Picking Giraldo's best set of the eight roasts he appeared in is incredibly difficult. Simply, he was the best, most consistent roaster. His career never went as high as it deserved to (and was sadly cut short by his 2010 overdose). Something about Larry the Cable Guy's massive success just made Giraldo see red. You can tell Giraldo really enjoys this one.

Roaster: Nick DiPaolo
Roast: Larry the Cable Guy (2009)
Say what you will about Larry the Cable Guy, but he was easily the best sport of all – the meaner the thing said about him, the more he laughed. And DiPaolo particularly killed it. He had done a few roasts before this one, and his jokes were the best mix of harsh and clever.

Roaster: Whitney Cummings
Roast: Joan Rivers (2009)
Recently, a good roast set has helped comedians break out. This was the case with Cummings's appearance at the Rivers roast, when she was an unknown. You can see why. These days, people like to make fun of Cummings, but this set demands she not be underestimated.

Roaster: Gilbert Gottfried
Roast: David Hasselhoff (2010)
There have so many Gottfried classics that it is hard to single out one. But the Hasselhoff event was his best in terms of mixing straight jokes with pushing surreal premises as far as possible. Also, it displays how brilliant he is at subverting classic jokey jokes.

Roaster: Snoop Dogg
Roast: Donald Trump (2011)
It's nice to have non-comics at the roasts. They shake things up and make it so the shows aren’t exclusively an inside-baseball game where a bunch of comics make fun of each other. However, very rarely are they genuinely funny; even if they do have professional comics writing their jokes, their timing tends to be slightly off. Snoop Dogg, who also appeared on the Flava Flav roast, is the exception. He’s weirdly great at these. Even if he had someone write his jokes, he picked some good ones and sold them.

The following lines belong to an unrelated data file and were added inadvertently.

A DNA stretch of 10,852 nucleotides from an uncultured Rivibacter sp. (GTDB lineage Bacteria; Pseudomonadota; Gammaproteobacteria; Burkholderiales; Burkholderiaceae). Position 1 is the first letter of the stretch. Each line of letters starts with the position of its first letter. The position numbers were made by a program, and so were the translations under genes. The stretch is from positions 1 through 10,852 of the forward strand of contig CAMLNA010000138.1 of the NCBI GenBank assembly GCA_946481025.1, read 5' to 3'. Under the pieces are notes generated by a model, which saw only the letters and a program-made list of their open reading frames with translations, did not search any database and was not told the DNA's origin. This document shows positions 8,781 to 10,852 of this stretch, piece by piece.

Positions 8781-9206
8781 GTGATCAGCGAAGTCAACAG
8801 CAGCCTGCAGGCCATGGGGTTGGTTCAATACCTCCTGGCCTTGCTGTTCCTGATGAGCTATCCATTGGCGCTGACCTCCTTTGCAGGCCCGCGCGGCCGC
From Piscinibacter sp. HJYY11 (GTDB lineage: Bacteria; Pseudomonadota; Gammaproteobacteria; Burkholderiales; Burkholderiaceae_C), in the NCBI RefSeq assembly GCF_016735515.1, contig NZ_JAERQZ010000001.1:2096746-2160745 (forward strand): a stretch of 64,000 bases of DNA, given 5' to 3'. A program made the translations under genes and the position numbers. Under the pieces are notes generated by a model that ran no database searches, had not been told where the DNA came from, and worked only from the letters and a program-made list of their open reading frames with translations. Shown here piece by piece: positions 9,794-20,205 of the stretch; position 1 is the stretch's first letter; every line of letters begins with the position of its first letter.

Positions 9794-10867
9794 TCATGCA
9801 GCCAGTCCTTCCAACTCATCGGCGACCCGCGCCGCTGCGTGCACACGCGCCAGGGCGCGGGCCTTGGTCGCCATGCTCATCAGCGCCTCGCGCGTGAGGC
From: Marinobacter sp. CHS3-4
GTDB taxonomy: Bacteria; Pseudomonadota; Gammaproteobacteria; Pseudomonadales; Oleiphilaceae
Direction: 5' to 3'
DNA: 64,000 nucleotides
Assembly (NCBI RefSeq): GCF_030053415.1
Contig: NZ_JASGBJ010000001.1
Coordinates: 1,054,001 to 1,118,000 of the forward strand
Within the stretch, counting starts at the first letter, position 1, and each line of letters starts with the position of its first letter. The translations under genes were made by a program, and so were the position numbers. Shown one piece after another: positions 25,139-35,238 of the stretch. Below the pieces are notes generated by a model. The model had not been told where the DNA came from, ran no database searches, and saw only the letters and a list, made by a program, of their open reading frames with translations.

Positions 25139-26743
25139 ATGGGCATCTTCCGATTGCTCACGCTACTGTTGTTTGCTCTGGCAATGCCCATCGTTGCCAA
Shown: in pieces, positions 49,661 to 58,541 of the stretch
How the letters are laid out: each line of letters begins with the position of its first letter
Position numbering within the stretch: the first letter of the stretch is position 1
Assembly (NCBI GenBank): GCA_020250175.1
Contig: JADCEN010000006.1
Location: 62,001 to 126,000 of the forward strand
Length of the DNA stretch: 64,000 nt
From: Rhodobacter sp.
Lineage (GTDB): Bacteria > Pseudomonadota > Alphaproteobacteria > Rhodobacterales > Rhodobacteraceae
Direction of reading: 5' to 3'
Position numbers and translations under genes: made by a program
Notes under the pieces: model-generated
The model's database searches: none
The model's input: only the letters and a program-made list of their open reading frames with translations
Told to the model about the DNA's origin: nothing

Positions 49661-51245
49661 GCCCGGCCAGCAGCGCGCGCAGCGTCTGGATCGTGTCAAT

Roaster: Marlee Matlin
Roast: Donald Trump (2011)
Like political jokes, sketchlike bits don't usually go over that well at the roasts, but this one definitely does. It involves Gilbert Gottfried acting as Matlin’s signer, mixing his abrasive absurdity with the vaudevillian simplicity of the deaf Matlin acting like he is too loud even for her. They're an unexpectedly perfect double act.

Roaster: Amy Schumer
Roast: Charlie Sheen (2011)
Schumer also broke out thanks to the roasts. After a great set here, she got a Comedy Central hour special, then her own sketch show, and this week landed a deal to write and star in a movie produced by Judd Apatow. Schumer catches the audience off guard by seeming sweet and then saying the meanest of things. 

Roaster: Patrice O'Neal
Roast: Charlie Sheen (2011)
It appeared the late O'Neal wrote jokes ahead of time, but after sitting through the roast, he instead decided to do what he does best: conversational riffing and being honest in the moment. The result is hilarious and such a contrast to the very set-up-punch-line rhythm of roast jokes. Sometimes nothing’s funnier than calling someone an asshole and meaning it. 

Roaster: Anthony Jeselnik
Roast: Roseanne Barr (2012)
Known for dark one-liners, Jeselnik is a natural for these roasts. His Barr set was his best, because, more so than his other two, his dark flourishes were in service of the insult and not the other way around. It was a night of fat jokes and Jeselnik’s were transcendent. 

Photo-Illustration: Getty